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abandonment..... Missouri

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  • abandonment..... Missouri

    my daughter will be 9 in a few weeks. she has not talked to or seen her real father in at least 6 months if not more. the last contact from him was by yahoo messenger saying he will leave us alone. have not heard anymore since from him. he does not pay his 50.00 month child support, the only payments paid towards child support is when the state takes his taxes or finds other sources of money on him. i have went to the lengths of getting her a cell phone strictly for him to call and to no aveil he never called. he has had his 2 oldest girls taken from him by the state due to neglect years ago. he has my phone number which has NOT changed in over 5 years but yet he still does not try to call her. how long does a parent have to be absent from the childs life in the state of missouri before you can have their rights taken away? i don't really even care for the child support to be continued if possible. its obvious he does not want to be in her life right? please help....lost over what to do

  • #2
    Das ist in der Doktor!

    Since you asked…
    I could not any particular length of time in reference to your specific question,
    But I did find this:.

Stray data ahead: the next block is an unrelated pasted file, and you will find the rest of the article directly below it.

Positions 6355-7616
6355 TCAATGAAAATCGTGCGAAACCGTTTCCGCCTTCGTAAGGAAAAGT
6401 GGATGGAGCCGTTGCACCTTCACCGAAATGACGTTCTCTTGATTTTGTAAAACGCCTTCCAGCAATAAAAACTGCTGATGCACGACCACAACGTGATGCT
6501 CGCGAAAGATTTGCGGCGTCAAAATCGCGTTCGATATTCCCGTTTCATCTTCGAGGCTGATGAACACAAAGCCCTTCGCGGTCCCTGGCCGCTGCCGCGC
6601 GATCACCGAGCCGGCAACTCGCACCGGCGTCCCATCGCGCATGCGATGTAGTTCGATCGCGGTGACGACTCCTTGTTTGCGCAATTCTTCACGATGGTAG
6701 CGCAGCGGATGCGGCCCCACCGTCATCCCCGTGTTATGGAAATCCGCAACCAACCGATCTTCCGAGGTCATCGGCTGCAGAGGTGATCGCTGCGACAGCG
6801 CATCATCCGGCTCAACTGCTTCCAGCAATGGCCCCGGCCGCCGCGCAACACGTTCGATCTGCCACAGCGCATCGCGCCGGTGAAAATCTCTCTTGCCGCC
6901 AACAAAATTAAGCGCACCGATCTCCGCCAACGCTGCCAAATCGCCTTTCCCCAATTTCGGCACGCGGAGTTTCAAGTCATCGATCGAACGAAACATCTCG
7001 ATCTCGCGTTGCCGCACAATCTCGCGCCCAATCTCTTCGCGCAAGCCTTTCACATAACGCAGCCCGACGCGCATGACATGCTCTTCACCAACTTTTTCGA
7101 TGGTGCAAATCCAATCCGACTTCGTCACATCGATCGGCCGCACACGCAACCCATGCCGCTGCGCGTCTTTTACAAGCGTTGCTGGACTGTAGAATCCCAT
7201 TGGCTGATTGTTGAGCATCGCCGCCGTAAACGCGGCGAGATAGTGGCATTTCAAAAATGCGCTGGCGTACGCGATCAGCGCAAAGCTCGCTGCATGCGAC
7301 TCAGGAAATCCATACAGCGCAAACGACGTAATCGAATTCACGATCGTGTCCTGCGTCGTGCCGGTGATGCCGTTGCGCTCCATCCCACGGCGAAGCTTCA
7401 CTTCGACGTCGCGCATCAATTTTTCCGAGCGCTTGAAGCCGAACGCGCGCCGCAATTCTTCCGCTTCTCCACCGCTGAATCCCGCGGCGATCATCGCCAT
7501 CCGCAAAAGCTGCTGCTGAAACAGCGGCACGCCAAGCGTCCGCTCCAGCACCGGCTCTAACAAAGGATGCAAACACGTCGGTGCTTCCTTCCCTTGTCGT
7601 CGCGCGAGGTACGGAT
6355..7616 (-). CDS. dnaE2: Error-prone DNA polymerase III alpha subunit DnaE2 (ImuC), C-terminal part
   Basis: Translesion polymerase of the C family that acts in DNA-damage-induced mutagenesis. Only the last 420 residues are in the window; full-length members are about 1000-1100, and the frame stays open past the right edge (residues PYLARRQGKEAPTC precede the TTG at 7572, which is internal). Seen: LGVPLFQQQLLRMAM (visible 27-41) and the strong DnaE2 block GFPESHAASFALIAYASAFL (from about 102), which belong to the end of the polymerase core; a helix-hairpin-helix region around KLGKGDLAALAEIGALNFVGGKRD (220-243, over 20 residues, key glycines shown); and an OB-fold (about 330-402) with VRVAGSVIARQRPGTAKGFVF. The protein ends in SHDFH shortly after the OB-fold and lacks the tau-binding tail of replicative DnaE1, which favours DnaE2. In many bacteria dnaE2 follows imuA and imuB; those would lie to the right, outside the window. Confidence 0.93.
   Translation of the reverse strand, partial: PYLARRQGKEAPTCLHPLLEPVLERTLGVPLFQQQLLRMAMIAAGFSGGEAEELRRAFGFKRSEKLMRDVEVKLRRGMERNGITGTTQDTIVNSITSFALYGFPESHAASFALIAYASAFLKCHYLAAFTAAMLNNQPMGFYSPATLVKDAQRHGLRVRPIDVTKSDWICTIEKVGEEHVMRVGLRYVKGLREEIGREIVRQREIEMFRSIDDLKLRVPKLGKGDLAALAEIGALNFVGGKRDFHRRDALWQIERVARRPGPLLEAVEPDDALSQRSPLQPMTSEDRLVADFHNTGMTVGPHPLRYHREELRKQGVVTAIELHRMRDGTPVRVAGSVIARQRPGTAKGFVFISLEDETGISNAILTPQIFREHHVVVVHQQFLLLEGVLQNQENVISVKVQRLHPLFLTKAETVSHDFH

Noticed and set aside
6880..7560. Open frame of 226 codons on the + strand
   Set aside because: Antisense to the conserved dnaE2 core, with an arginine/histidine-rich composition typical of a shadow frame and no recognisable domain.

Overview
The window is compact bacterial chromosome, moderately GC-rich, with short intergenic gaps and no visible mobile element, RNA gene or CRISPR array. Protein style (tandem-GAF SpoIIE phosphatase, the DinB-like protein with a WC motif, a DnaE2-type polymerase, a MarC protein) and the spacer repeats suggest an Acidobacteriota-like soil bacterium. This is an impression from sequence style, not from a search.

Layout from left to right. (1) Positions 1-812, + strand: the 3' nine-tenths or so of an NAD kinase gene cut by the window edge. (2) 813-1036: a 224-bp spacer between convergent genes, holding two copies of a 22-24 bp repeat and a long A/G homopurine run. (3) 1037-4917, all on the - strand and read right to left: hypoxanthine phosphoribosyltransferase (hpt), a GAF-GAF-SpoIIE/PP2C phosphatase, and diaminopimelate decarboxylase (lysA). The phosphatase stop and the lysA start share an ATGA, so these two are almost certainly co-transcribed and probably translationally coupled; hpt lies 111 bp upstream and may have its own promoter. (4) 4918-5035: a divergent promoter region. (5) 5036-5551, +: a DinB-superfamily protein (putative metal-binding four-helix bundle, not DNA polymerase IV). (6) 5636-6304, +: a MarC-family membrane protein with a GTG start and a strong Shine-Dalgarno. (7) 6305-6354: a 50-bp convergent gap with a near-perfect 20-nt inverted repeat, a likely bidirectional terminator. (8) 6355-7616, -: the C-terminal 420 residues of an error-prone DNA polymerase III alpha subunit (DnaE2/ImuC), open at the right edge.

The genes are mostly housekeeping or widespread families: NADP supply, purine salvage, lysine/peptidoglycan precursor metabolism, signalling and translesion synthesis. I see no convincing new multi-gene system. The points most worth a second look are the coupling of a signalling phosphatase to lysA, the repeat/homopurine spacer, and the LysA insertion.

Missouri
    Child Welfare
    Grounds for Involuntary Termination of Parental Rights
    .Circumstances That Are Grounds for Termination of Parental Rights
    Ann. Stat. § 211.447

    A petition to terminate the parental rights shall be filed when:
    The child has been in foster care for at least 15 of the most recent 22 months.
    A court has determined the child to be an abandoned infant.
    The parent has:
    Committed murder or voluntary manslaughter of another child of the parent
    Aided or abetted, attempted, conspired, or solicited to commit such a murder or voluntary manslaughter
    Committed a felony assault that resulted in serious bodily injury to the child or to another child of the parent
    The child has been abandoned.
    The parent has abused or neglected the child, based on any of the following:
    A mental condition or chemical dependency that renders the parent unable to care for the child
    A severe act or recurrent acts of physical, emotional, or sexual abuse toward the child or any child in the family, including an act of incest
    Repeated or continuous failure by the parent, although physically or financially able, to provide the child with adequate food, clothing, shelter, or education
    The child has been in out-of-home care for 1 year, and the parent has failed to comply with the terms of a case plan designed to reunify the parent with the child.
    The parent has been found guilty of a sexual offense or incest, and the victim was the child or any child in the family.
    The child was conceived and born as a result of an act of forcible rape by a biological parent.
    The parent is unfit because of a consistent pattern of committing a specific abuse, including but not limited to, domestic abuse, child abuse, or drug abuse before the child.
    The parent's parental rights to one or more other children were involuntarily terminated within the immediately preceding 3 years.